Summiting Harquahala Peak on foot 31MAR18 – Wireless communications site and historical buildings

5684′ elevation – clean prominence: 4361′ – isolation: 42.9 mi

GPS log available at peakbagger.

Time-lapse dashcam video of drive from pavement to trailhead.

Wireless communications site and historical buildings.

View from the Salome Rd with Harquahala the tallest peak on the ridge. For 5 years, from 1920 to 1925, the top of the mountain was home to a Smithsonian Astrophysical Observatory facility.

Developed trailhead, with toilet, about 2 miles south of US60. There is a closed but unlocked gate for entry from the highway. Please make sure to close it behind you.

Easy drive in, even a sedan could make it as long as the driver takes it slow and easy, and doesn’t mind a few bits of desert pinstripe.

Harquahala from the north side.

Remains of historical facilities along the trail.

Gorgeous exposures of what appears to be some sort of metamorphosed granitic rock? Largest porphyroblasts are maybe 1 to 2 cm in longest dimension.

At the saddle, looking about NW.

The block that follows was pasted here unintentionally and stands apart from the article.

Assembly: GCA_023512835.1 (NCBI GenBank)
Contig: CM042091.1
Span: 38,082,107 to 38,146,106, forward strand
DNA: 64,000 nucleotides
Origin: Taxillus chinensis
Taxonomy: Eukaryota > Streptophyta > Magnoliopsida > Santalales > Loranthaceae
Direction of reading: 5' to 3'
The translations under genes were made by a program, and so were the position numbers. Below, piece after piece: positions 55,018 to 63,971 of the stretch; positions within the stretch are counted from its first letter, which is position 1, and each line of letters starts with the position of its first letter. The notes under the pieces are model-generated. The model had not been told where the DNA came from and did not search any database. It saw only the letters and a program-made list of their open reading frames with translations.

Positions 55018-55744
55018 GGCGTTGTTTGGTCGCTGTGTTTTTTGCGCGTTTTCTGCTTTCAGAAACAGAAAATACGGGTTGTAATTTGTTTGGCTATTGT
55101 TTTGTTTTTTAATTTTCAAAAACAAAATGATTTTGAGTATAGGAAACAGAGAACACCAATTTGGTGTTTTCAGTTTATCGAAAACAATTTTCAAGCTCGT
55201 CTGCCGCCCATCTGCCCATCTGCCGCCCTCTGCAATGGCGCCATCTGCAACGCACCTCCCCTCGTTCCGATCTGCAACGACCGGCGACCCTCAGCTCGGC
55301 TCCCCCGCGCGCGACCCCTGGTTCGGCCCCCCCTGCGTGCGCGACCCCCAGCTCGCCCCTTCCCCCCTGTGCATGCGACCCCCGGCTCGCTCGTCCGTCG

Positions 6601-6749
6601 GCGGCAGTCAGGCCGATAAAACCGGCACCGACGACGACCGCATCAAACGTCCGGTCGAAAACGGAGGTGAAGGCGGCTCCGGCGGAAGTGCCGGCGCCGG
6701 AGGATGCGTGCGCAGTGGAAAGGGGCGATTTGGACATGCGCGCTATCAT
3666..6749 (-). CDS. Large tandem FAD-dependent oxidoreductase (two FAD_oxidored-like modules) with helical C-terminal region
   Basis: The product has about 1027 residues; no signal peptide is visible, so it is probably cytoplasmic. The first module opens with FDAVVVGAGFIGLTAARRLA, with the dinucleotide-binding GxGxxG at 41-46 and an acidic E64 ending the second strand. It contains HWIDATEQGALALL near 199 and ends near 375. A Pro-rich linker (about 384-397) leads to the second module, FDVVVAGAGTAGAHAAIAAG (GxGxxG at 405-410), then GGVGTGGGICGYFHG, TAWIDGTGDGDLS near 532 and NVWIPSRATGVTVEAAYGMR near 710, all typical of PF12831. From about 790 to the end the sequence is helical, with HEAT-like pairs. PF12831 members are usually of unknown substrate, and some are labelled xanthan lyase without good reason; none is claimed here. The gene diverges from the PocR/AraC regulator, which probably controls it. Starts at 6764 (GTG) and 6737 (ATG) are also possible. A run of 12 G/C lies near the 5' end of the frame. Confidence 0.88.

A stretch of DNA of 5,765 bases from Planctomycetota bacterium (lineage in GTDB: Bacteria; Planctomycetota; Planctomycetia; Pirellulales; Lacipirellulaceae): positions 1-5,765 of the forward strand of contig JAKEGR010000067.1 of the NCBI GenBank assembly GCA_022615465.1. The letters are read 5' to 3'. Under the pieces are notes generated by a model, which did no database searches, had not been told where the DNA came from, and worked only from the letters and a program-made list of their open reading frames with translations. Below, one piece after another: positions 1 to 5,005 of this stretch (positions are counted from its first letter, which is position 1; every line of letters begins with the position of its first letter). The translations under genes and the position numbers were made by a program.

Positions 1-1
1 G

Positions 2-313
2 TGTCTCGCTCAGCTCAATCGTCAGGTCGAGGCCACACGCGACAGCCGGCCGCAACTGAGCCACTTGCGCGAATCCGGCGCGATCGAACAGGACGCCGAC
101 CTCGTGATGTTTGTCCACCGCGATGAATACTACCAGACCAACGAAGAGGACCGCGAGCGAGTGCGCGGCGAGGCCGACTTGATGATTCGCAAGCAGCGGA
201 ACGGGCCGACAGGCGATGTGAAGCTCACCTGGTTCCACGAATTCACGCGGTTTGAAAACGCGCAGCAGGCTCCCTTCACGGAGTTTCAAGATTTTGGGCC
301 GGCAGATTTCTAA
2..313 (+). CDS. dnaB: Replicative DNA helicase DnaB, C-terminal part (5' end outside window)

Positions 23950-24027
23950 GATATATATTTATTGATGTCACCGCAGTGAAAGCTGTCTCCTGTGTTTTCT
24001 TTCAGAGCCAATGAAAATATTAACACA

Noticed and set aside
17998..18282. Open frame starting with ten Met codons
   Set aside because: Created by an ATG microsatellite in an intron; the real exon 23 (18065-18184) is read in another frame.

At the saddle, looking about SSW.

At the saddle, looking about SW.

At the saddle, about WNW.

At the saddle, about SE.

Benchmark at the very top.

Benchmark again.

Looking down toward dirt/gravel road that comes up the mountain from the SE side, though the view is about SSW.

Simple radio site closest to the benchmark. Not sure what frequency band it is or to what entity it belongs.

Big solar powered radio facility belonging to Central Arizona Project.

Some sort of historic structure to the south.

The site is mostly used as a microwave hop point, but there’s obviously a number of two-way radio and telemetry stations atop the mountain.

Nice place for a picnic. Note the rock fireplace complete with grill for cooking some steaks.

Next few are Flood Control District of Maricopa County. The data is on-line here.

Helipad complete with four ground-embedded red beacons.

SW along ridge from benchmark.

NNW from benchmark.

NNE from benchmark along the ridgeline.

While true in general, a bit bogus here as no one was using heliographs for the Central Arizona Project in 1970…

Looking NW toward the main radio site, with the historic building in the foreground.

Leave a Reply

This site uses Akismet to reduce spam. Learn how your comment data is processed.